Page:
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News Link • Japan - Earthquake Tsunami Radiation

Fukushima – Worse Than Chernobyl

• by Janette Sherman and Joseph J. Mangano
 There is good news and bad news: The good news is that 11 months after the Fukushima meltdown, thousands of Japanese marched in the streets to protest the continuing operation of nuclear power plants in their country, and urged a shift to renewable energy.
 
The investigative reporter, Karl Grossman, for his program Envirovideo, interviewed Dr. Sherman on March 5, 2011, and she said that it was just a matter of time before we have another nuclear meltdown. Less than a week later, on March 11, following the earthquake and tsunami in Japan, Fukushima Daiichi did just that. On March 19, Professor Alexey Yablokov, the senior author of “Chernobyl – Consequences of the Catastrophe for People and the Environment,” arrived on a previously planned visit to Washington, D.C. In a series of radio and TV interviews, we opined, even that early, it appeared that Fukushima was worse than Chernobyl – the latter continuing to harm 25 years later.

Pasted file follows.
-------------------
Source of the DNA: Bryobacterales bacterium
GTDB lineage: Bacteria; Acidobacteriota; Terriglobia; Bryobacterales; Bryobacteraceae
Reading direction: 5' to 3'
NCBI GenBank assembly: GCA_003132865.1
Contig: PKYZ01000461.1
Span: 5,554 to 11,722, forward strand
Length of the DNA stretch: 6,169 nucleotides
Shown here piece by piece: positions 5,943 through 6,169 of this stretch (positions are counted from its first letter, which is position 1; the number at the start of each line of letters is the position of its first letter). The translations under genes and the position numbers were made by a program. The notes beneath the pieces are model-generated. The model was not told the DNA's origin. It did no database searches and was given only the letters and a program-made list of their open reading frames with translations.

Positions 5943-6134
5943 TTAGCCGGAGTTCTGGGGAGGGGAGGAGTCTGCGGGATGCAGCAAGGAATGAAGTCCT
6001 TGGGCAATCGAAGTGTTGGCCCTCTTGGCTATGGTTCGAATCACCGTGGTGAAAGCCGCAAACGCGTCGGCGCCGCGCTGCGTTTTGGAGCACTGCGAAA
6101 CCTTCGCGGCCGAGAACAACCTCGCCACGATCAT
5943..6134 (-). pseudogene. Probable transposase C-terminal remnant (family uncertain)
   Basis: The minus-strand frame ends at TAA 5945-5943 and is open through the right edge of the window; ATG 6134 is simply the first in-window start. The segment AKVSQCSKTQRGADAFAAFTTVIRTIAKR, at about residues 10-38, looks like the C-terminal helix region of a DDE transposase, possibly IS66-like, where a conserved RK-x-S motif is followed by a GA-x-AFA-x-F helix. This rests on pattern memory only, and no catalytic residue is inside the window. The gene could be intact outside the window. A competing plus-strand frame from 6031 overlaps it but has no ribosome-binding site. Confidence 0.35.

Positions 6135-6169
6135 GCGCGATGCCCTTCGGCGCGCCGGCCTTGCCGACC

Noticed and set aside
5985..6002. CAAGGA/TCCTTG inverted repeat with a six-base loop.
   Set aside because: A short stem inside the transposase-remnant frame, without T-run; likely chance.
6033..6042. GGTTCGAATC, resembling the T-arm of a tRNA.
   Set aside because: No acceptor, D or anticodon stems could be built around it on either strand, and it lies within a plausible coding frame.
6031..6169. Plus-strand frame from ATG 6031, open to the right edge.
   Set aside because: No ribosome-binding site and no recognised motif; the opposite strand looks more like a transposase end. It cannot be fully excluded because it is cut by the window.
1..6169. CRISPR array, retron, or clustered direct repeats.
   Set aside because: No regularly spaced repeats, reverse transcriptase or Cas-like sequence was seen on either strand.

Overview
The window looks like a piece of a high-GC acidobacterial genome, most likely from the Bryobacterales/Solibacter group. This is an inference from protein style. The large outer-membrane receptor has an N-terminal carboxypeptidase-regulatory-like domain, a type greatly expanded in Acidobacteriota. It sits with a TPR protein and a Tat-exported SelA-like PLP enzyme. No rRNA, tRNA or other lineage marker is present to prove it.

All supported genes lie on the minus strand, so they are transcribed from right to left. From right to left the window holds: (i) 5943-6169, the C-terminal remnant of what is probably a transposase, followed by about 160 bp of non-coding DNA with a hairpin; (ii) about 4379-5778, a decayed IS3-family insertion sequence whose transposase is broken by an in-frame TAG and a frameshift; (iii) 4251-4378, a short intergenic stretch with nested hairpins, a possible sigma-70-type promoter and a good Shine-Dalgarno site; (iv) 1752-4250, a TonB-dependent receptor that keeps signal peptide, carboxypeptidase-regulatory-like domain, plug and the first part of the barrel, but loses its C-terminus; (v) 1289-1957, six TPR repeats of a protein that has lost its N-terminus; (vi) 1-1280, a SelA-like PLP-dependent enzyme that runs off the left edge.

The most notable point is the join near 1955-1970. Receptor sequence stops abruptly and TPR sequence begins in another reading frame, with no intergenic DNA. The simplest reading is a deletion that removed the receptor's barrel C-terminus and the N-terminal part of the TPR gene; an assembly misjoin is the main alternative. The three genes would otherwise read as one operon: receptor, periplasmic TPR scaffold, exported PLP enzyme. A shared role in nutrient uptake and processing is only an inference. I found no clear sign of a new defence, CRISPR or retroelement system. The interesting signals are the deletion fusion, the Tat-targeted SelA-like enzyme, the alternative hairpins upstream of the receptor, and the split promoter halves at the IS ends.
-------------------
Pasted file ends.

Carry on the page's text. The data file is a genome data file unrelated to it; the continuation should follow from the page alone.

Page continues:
1 Comments in Response to

Comment by Joe Vignolo
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Recently there has been information going around about an alternative type of reactor design. It's called a "Liquid Fluoride Thorium Reactor" or LFTR. It uses molten liquefied Thorium salts as both the reactant and circulating coolant. It runs at low pressures because it doesn't rely on water as the coolant, which needs to be pressurized at high temperatures. If it springs a leak the reactant solidifies as it comes out and self-plugs the breach. If you lose power like they did at Fukushima, the LFTR simply shuts down all by itself. Further, Thorium is more plentiful and cheaper than Uranium. One other advantage...used Thorium salts have no radiation, chemicals or residue that is dangerous or contaminating to the environment. This is a HUGE advantage over conventional nuclear plants. LFTRs have actually been around since the 1950's, but because they don't produce weapons grade material like light water reactors do, they have been pushed aside by the government and nuclear and defense industries. Maybe it's finally time to start building LFTRs. 


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